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Replacing Ear Pads on Beyerdynamic Headphones

Beyerdynamic DT 531 / 801 / 811 / 831 / 901 / 911 / 931

This article explains how to replace the ear pads on the above listed Beyerdynamic headphones, and the surprise I had after replacing the ear pads on my old DT531s.

Originally I thought it would simply be a case of pulling the old ear pads off and putting the new ones on. However, although not difficult, it wasn’t quite as straight forward as this. As the instructions that came with the ear pads were not very clear, and an Internet search provided no further information, I produced the following guidelines.

A pair of old headphones in need of replacement ear pads.

Here are my aged DT531s, in dire need of new ear pads. The black foam that should be at the center of each ear pad perished long ago, so I had put some thin black foam there in its place, to extend the life of the ear pads a little longer, but removed it for this photograph.

A pack containing two new ear pads.

Your ear pad replacement pack should look something like this. You will most likely have to order it from a source that supplies Beyer products, and expect to pay in the region of £30.

A pair of headphones showing one ear cup removed from the headband.

First, remove the ear cup from the clamp by gently pulling each side of the clamp at the point where it enters the cup. The ear cup easily detaches from the clamp.

Headphone ear pad being detached from the cup.

Next, I chose to pull the old ear pad off. Here you can see the ear pad coming away from the cup. Again this is relatively easy, and requires little force.

Separating the clamping ring from the cup.

The instructions recommend using a dull knife, and not a screwdriver, to separate the clamping ring from the housing. However, my dull knives were too thick so I had to resort to a small screwdriver. Great care must be taken not to scratch the housing at this stage. Work the clamping ring loose with the screwdriver using the minimum amount of force so as not to break it. (The clamping ring is a snap fit).

Exposed transducer of Beyer headphones.

If the transducer separates from the cup after the clamping ring has been removed, as shown in this photograph, simply return it into position. The clamping ring will hold it in place when everything is reassembled (using an adhesive would make further maintenance, such as transducer or cable replacement, difficult).

Disassembled Beyer DT531 headphones.

This photo shows the separated parts: the headband, terminating in the clamp that holds the cup in place, the transducer and housing (bottom left), and the clamping ring (top left).

Headphone ear pad, rear view.

Put the new pad on the clamping ring. The instructions recommend using a hairdryer to soften the plastic that has to flip over the clamping ring. I found it was possible to fold the plastic back, bring the ear pad into contact with the clamping ring, and then flip the plastic back onto the ring. This is easy to begin with, but requires a bit of strength and manual dexterity to get the final part over the ring. This photograph shows the rear of the ear pad with the black plastic around the edge not yet flipped back.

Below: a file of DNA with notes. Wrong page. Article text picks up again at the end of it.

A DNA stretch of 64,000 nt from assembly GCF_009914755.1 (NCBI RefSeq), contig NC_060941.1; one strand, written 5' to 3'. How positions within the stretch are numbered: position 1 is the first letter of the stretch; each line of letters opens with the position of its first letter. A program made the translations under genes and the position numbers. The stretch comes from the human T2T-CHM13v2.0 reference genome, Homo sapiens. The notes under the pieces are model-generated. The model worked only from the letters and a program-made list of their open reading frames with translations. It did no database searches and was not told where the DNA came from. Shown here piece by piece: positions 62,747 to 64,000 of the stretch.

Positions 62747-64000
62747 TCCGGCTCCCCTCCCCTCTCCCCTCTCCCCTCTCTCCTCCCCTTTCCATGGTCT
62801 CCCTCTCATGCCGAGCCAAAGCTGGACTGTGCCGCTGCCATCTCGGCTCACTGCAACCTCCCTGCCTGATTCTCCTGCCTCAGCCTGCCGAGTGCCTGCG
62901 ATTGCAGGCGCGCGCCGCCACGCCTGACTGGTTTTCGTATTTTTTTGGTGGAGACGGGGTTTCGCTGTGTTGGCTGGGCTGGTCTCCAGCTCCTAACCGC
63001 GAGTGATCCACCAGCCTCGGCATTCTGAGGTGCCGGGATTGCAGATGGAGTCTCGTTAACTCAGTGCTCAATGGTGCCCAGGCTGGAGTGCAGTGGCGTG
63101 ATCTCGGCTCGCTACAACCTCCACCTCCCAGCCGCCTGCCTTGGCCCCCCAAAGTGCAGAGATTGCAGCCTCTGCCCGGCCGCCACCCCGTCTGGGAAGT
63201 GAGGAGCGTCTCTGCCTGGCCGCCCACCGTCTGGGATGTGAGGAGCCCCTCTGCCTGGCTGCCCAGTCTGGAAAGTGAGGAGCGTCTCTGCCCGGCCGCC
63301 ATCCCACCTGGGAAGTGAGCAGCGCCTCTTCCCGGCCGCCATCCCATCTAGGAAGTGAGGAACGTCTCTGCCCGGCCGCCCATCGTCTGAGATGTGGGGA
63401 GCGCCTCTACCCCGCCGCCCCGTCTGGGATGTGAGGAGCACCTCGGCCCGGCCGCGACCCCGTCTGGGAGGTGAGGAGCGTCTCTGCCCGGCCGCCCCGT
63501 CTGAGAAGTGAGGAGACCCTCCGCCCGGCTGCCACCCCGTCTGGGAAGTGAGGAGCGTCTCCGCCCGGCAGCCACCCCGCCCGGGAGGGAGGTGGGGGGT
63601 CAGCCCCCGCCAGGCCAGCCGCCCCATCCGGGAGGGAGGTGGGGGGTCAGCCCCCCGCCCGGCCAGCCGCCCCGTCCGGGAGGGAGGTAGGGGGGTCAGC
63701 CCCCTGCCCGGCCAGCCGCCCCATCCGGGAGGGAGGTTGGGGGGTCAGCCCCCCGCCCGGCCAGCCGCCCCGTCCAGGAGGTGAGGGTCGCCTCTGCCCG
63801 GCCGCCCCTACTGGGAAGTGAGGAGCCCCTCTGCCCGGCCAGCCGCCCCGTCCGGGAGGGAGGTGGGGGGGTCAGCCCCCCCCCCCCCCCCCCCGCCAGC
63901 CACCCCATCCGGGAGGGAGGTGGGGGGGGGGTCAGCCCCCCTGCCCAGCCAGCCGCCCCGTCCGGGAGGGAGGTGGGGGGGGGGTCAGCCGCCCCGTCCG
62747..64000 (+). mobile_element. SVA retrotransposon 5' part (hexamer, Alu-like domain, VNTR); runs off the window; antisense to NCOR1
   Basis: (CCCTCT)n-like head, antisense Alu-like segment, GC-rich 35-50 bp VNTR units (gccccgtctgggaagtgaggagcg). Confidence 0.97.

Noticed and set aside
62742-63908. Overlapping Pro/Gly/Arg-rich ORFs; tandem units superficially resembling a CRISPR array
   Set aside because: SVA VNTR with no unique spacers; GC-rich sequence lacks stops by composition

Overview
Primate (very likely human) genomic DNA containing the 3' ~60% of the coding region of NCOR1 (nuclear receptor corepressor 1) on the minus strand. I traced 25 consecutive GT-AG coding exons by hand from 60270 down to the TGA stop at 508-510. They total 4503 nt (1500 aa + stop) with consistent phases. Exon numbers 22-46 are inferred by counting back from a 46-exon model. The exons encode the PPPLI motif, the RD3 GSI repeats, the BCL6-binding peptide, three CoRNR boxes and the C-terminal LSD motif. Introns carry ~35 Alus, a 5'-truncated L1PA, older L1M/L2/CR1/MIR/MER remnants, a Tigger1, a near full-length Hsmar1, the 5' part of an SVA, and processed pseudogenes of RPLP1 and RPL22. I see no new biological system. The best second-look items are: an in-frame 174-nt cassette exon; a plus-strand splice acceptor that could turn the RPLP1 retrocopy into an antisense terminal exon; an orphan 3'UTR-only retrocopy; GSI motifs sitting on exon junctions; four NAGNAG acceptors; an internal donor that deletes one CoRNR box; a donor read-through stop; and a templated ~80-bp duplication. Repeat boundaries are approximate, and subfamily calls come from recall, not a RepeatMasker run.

Headphone ear pad, top view.

With the ear pad over the clamping ring, insert the black foam that goes in the middle of, but behind, the clamping ring. It is held in place by the clamping ring once the ring is mated with the cup.

Pushing headphone ear cup.

Place the cup face down on a table and, using even force around the edge of the cup, snap the ring back in place.

Headphones with one old and one new ear pad.

With the cup reattached to the headband, having taken care not to twist the cable, the job is half complete. Repeat the procedure with the other cup.

A pair of headphones with new ear pads.

My restored DT531s, with their new ear pads.

With the new ear pads fitted I wanted to quickly check to see that the headphones were still working, and that I hadn’t inadvertently damaged anything. Of course, the headphones were more comfortable with their new pads but, much to my surprise, the sound was significantly better too, so much so that I spent the next two hours listening to tracks from my favourite CDs!


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Just arrived on this site:

May 29, 2017. New this month is a selection of six Royalty Free Radio Jingles.

April 30, 2017. After a half-year break from adding new material to this site, I've added an article / review on Headphone Holders.

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July 12, 2016. This month, in Part 3 of how to design and build a DIY Music Production Desk, I detail the construction process.

June 16, 2016. This month, in Part 2 of how to design and build a DIY Music Production Desk, I look at the preparation needed..

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April 29, 2016. This month I have added a short article on Trumpet Psychology to the Musicians' Corner - an essential read for aspiring professionals.

March 29, 2016. This month the Selected CD Reviews section has been updated with four additional audio files.

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A relaxing Smooth Jazz CD. Listen to extracts of all 12 tracks now.

 

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